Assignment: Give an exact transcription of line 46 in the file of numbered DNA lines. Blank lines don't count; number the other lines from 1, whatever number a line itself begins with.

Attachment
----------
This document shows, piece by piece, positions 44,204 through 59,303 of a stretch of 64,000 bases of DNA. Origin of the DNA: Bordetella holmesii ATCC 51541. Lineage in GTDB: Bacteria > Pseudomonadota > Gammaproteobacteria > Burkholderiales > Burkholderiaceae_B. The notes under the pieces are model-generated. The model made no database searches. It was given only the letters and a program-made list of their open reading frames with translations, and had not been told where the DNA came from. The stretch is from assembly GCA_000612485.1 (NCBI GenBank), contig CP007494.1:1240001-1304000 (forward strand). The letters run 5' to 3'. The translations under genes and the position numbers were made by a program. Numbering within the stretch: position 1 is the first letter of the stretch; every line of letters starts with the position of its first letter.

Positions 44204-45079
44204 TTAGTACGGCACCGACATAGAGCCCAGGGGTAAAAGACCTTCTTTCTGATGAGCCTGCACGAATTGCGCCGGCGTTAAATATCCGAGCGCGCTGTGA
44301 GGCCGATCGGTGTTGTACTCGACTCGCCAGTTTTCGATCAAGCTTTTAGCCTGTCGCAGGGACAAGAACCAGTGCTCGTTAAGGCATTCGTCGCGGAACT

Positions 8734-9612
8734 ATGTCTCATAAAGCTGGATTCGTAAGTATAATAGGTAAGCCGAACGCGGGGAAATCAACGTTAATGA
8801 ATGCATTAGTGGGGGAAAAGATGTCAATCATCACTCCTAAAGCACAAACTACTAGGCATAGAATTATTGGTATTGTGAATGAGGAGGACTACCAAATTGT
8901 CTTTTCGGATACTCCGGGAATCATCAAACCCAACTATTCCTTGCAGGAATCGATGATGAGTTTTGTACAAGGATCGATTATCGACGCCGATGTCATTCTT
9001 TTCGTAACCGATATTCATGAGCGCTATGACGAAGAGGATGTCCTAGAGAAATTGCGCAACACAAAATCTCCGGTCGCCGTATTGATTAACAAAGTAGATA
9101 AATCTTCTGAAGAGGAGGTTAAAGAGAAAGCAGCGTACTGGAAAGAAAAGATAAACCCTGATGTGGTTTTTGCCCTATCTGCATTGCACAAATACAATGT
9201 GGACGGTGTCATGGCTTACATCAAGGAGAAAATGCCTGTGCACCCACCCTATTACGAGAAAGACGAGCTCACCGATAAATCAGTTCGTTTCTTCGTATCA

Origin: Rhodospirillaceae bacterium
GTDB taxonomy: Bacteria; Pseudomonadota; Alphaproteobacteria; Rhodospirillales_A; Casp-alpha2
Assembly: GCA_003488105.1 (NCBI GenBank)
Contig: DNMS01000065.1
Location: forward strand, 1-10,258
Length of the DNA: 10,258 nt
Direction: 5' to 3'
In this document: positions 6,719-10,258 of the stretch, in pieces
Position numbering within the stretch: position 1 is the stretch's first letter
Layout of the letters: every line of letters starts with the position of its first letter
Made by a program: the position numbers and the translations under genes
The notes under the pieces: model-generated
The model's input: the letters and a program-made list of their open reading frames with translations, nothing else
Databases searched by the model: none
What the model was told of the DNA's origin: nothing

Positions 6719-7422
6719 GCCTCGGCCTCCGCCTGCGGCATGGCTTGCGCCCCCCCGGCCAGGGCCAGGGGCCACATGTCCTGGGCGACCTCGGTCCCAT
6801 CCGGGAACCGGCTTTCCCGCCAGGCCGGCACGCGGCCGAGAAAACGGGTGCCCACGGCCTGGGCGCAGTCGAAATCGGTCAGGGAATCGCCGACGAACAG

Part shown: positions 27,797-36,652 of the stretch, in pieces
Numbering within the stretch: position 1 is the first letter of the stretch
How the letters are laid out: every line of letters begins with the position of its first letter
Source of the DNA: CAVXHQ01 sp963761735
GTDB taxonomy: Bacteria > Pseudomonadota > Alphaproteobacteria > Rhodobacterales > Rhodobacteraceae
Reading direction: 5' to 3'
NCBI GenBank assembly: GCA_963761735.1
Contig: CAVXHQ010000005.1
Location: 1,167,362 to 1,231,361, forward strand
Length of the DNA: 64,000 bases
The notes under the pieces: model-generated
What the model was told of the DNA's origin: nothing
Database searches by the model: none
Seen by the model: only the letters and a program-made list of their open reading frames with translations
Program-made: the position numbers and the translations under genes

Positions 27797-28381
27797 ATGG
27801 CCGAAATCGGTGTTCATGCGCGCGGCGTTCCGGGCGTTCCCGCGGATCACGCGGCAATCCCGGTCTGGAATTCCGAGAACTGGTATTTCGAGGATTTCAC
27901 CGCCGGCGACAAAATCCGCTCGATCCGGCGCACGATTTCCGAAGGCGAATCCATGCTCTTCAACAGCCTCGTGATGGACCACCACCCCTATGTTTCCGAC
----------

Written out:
27797 ATGG